The manner in which Yahoo recently fired its CEO Carol Bartz was totally inappropriate. I know things are changing in how businesses operate, but I don’t think we’re at the point where it’s socially acceptable to fire people over the phone.
From what few details we have, Bartz’s termination wasn’t a heated argument that exploded into a “you’re fired,” but rather something the board knew they were going to do. Maybe in five or 10 years, after we’ve all become much more accustomed to the virtual workplace, it might become socially acceptable to fire someone over the phone, but not today.
Perhaps Yahoo’s board was merely trying to be efficient. Well, I like what Stephen Covey says: We can be efficient with things, but we need to be effective with people.
If we’re being effective as managers, terminating someone’s employment should rarely be a surprise event. With the exception of deal breakers such as theft and violence, a termination meeting should occur as a logical conclusion to a series of efforts to correct unwanted or unproductive behaviors. In other words, the employee should know that his or her termination is imminent because he or she has not made timely progress on issues that have been previously discussed.
Granted, I’m not a lawyer, so bounce anything I say here off your corporate legal counsel and make sure whatever you do is in keeping with federal and state implement laws, but here’s how I recommend an employee be terminated, if it must occur.
First, employees need to know what’s expected of them. Reasons for termination should be outlined in a company’s policy manual. The manual should also outline the procedure the company will take when people violate policies. A common process is a verbal warning, then a written warning, followed by termination.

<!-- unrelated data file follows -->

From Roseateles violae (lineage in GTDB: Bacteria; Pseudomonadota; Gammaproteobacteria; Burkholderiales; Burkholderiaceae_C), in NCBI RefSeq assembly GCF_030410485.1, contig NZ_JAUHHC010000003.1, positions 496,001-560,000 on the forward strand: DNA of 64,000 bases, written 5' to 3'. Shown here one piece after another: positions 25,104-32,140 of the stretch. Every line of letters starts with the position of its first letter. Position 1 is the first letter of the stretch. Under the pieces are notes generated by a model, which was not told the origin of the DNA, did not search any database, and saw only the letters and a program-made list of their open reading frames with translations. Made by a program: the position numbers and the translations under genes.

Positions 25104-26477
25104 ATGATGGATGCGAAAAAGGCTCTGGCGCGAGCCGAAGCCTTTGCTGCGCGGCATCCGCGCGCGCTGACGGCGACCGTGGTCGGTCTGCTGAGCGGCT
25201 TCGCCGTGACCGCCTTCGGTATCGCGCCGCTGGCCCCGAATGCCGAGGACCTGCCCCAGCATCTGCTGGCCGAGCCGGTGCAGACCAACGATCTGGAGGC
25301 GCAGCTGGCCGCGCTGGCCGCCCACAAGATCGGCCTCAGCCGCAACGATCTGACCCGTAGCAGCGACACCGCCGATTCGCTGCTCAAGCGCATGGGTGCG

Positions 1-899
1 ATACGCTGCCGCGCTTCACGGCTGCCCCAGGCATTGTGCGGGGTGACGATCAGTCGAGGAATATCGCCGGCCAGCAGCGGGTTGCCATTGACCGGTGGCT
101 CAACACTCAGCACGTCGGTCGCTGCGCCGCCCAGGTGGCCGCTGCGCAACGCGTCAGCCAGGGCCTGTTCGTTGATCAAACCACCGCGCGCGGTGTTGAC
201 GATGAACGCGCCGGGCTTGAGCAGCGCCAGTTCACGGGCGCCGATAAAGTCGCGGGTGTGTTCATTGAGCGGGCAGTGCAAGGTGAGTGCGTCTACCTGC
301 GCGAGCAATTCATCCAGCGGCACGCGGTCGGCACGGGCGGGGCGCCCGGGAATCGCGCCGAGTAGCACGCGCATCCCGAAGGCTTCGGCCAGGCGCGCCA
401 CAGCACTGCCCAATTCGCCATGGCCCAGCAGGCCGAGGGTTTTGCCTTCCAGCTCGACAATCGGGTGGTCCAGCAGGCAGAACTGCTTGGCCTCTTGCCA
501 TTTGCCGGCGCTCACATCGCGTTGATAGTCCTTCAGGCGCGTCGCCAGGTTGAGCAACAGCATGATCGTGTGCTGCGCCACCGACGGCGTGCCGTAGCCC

Verbal Warning When a serious problem is noted, have a meeting to give the employee an official verbal warning. Just saying something in passing can often be misconstrued or not taken seriously, so something needs to be different. The employee needs to understand that he or she is being given a serous official warning. You’ll want to make sure the verbal warning is documented in the employee’s personnel file.
One common mistake at this step is only telling the person that he or she needs to improve or change. A better approach is to be very specific about the errant behavior and what is expected instead. Also, instead of this being a one-way lecture, make it a two-way conversation so the employee is also providing ideas on how improvements can be made. Make sure the employee is aware that if improvements are not made you will proceed to the next step in the disciplinary process. I can’t emphasize that last sentence enough.
Written Warning Should the employee fail to improve, the next step is usually a written warning. In this document you should note that you have previously counseled the employee on the errant behavior and that because improvements have not been made you are issuing a formal written warning that continued errant behavior will lead to termination.
Again, a big mistake managers make is failing to explore ways to help the employee improve. Another error is failing to establish a follow-up date to evaluate progress. To truly be effective, managers should help with identifying and removing obstacles to progress and also set a date to meet with the employee so they can go over how the employee has (or has not) improved.
Written warnings should always be signed and placed in an employee’s personnel file.
Follow Up On the date stated in the written warning, meet with the employee. If satisfactory improvements have been made or progress toward a goal is evident, congratulate the employee and provide additional coaching or assistance to help the employee stay on track.
However, if the employee has not made satisfactory progress, chances are he or she knows it and termination will not come as a surprise.
If you know you’ll be terminating the employee, make preparations ahead of time. In other words, have all the paperwork in order and do what’s needed to make the termination occur as smoothly as possible. I also recommend someone else be in the room while termination occurs.
There’s no need to be a jerk or hard-nosed. A person is losing his or her employment, and compassion is in order. That said, it’s usually best to be direct that despite the efforts made, a termination must occur. Trying to soften the blow by dancing around issues only makes things more difficult, so keep this conversation brief and to the point. The decision has been made. At this point you’re simply taking care of the HR paperwork and formalities.
Again, check with your lawyer, but this time-tested procedure is a whole lot better than abruptly terminating someone over the phone.
Dan Bobinski is a management trainer, best-selling author and director at the Center for Workplace Excellence. He makes his home in Boise. Reach him at (208) 375-7606 or email@example.com.